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Full-Text Articles in Education

Filing Dates And Estimated Tax Payments, Gary Hoff Sep 2016

Filing Dates And Estimated Tax Payments, Gary Hoff

Rural Tax Education

When managing the cash flow of the farm or ranch, it is important to preserve cash as long as possible without incurring penalties or interest for late payments. The filing date of your federal income tax return is important, as payment can be a major expense that needs to be considered as part of cash-flow planning. To understand when you must file your income tax return, you must be familiar with three areas:

1. Filing deadline,

2. Estimated tax filing requirements, and

3. Estimated tax penalty.


Introduction To Agricultural Federal Tax Issues, Ruby Ward Sep 2016

Introduction To Agricultural Federal Tax Issues, Ruby Ward

Rural Tax Education

Essentially all farmers, ranchers and other agricultural producers must file a federal tax return and pay federal income and/or self-employment taxes on their net profit. Farm, Farming and Who's a Farmer for Tax Purposes Filing Dates and Estimated Tax Payments provides information about IRS definitions of a farm and farmer filing income tax returns. There are special rules on filing dates for those producers that qualify as a farmer (i.e., one who receives more than two-thirds of his or her net income from farming). provides more details regarding qualifications and estimated tax payments.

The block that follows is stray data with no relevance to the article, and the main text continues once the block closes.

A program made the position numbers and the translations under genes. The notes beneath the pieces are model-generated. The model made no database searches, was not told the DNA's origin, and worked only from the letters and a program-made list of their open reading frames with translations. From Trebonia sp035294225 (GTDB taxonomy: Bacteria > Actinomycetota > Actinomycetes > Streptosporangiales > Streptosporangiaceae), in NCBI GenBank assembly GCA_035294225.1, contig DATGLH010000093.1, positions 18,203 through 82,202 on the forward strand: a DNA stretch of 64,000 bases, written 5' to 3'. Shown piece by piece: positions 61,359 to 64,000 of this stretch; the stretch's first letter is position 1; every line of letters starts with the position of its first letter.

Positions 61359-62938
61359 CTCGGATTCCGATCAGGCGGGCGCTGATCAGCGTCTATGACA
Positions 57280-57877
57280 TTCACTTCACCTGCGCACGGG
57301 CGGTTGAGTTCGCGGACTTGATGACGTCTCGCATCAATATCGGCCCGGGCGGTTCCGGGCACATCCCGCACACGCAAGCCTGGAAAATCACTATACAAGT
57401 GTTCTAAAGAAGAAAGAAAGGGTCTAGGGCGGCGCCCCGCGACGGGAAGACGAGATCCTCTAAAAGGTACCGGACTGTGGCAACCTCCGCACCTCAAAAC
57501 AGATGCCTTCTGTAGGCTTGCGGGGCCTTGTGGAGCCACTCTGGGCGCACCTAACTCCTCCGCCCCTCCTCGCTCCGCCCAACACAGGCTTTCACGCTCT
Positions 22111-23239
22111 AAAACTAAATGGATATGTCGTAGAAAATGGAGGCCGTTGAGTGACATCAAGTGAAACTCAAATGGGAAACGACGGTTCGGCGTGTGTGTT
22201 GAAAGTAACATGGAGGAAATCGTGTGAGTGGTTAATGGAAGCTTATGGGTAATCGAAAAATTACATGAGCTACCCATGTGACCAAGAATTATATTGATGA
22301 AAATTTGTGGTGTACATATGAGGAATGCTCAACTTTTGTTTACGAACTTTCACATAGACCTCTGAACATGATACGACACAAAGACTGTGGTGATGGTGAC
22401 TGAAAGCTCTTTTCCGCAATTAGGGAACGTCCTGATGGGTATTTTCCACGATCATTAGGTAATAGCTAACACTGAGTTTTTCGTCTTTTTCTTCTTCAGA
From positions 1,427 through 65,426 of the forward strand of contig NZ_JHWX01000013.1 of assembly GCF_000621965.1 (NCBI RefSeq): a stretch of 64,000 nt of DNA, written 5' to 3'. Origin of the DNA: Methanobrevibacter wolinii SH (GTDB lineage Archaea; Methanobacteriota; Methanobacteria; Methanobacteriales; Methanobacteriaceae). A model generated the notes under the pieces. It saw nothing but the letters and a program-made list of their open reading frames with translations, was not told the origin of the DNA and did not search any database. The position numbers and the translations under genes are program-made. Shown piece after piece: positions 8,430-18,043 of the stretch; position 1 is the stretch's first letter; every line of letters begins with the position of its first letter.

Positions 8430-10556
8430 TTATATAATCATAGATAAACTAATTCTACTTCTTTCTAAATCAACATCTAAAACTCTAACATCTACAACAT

Weather-Related Sales Of Livestock, Jc Hobbs Sep 2016

Weather-Related Sales Of Livestock, Jc Hobbs

Rural Tax Education

There are two provisions in tax law that attempt to cushion producers from the consequences of adverse weather-related livestock sales. Under the first provision, livestock held for draft, breeding, or dairy purposes and sold due to adverse weather are provided a two-year reinvestment period. This replacement period can be extended if weather conditions persist for more than three years. The second provision, which applies to all livestock (other than poultry), allows cash basis taxpayers whose primary trade or business is farming to defer receipt from sales in excess of normal business practices due to weather-related conditions that result in a ...